The prerequisite for this course is "Lighting Gremlins" ET-103, where you learn all about checking and fixing power and ground connections in the lighting section of the wiring harness. The most important point of that exercise is to assure that you have good ground connections on all of the lamp housings before even attempting to diagnose anything else. This course continues on from there to discuss the switched and fused circuits for brake lights and turn signals.
I trust you have a 1500 car with single rear lamp fixtures and the turn signal relay box. For brake lights and turn signals, start with this diagram and print for reference:
MGA switched and fused lighting circuits, 1500 "circ_f2.htm".
".... I get good readings at .... the turn indicator switch (green, green yellow, green blue wires)."
For testing and debugging the brake lights and turn signals you need the ignition switch turned on. If you leave the ignition on for more than a few minutes at a time without the engine running, you run a risk of burning out the ignition coil. So before you go into this routine, disconnect one primary wire from the ignition coil, either the hot white or the white/black going to the distributor.
The first thing you should notice in the wiring diagram is that the turn signals and brake lights are sharing the ground connections with the parking lights and tail lights. So be sure the tail lights work (prior course) before going here.
You should also notice that the brake lights and rear turn signals on the MGA 1500 share the same high intensity filament in the single bulb in the rear lamps. This is what makes the big turn signal relay box necessary. When you switch on a turn signal, the relay disconnects the rear lamp from the brake light circuit and connects it to the front lamp and to the flasher unit with a 3-way relay connection. So before you go into the turn signals, you want to test the brake lights.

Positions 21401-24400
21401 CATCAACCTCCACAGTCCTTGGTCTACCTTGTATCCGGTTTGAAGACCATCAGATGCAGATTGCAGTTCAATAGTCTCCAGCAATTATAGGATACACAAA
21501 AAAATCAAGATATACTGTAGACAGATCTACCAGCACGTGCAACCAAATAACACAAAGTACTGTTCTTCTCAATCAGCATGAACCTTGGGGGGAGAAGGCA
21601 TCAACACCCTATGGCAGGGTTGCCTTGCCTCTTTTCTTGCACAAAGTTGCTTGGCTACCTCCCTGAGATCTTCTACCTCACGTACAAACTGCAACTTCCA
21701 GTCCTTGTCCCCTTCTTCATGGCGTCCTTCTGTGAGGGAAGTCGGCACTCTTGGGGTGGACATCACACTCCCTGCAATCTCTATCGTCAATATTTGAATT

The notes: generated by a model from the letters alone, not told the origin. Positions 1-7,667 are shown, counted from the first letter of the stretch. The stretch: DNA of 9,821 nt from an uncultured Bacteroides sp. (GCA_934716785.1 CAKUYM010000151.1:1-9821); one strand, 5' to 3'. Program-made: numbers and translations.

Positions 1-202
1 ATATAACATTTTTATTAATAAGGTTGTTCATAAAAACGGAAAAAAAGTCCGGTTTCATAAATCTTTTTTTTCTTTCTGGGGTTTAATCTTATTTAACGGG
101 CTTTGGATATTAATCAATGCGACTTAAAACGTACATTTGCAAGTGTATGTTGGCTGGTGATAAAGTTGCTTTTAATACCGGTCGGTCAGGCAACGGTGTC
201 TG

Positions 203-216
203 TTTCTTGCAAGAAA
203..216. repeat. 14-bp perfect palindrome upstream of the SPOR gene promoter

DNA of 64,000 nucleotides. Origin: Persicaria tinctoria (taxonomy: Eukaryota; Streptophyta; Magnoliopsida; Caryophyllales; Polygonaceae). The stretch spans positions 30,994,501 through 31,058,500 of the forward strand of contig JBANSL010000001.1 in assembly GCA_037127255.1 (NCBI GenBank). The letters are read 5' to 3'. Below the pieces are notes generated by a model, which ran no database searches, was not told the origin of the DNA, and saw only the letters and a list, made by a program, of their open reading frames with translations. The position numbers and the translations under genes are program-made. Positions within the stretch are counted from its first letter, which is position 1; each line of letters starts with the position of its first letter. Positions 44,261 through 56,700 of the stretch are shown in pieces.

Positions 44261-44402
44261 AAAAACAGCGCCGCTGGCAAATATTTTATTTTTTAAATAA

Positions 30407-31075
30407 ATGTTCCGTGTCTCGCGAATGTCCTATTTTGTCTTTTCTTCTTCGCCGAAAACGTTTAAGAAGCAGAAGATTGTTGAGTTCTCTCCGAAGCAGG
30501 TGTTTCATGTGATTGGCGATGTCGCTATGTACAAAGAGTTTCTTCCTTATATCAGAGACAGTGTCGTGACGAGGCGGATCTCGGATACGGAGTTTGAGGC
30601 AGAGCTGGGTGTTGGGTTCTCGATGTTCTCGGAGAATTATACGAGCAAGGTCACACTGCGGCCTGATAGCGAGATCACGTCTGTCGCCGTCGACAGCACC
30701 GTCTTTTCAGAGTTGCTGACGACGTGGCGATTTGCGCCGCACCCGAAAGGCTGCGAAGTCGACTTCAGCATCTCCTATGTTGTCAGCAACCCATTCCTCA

When the tail lights work (checking first for good ground), then switch on the key and step on the brake pedal to see if the brake lights work. If you get no brake lights, then check for power at the brake light switch. This you will find on top of the frame below the starter switch. The green wire should be hot with the switch on. If not, then back up one connector in the harness and look for power at the bullet connector in the engine bay, a 2-green-wire connector at same location as the 3-red-wire connector for the parking lights, near the starter switch. Go no farther until you have power at the brake light switch.
With power at the brake light switch, step on the pedal again. If you still have no brake lights you may have a bad hydraulic switch. Connect a jumper wire across the brake light switch to bypass it. If the brake lights work, then you need to replace the switch.
If the brake lights still don't work, then leave the power jumper connected across the switch and move on to the next connector in the harness. Find the 2-wire green/purple bullet connector near the starter switch. Check for power there which will now be coming from the brake light switch jumper. Clean the contacts if necessary to assure good connections at this location. Check again to see if you have brake lights.
If still no brake lights, then go to the next junction for that circuit, the green/purple wire on terminal 5 of the turn signal relay. Check for power at this terminal. If no power here, back up one paragraph, because you missed something. If you should ever find power at one end of a wire and no power at the other end of the same wire, the you have a broken wire (which is virtually impossible unless the harness is burned).
Once you have power on terminal 5 of the relay, the brake lights should be lit. If not, immediately check for power on terminals 3 and 7. If power on 5 but not on BOTH 3 and 7, then you have a bad normally closed contact in the relay. Then you may get your first look inside the relay. Or you may have to do this later for other reasons anyway. With the cover removed from the relay you can use emery paper to clean the contacts, as with any typical relay contacts.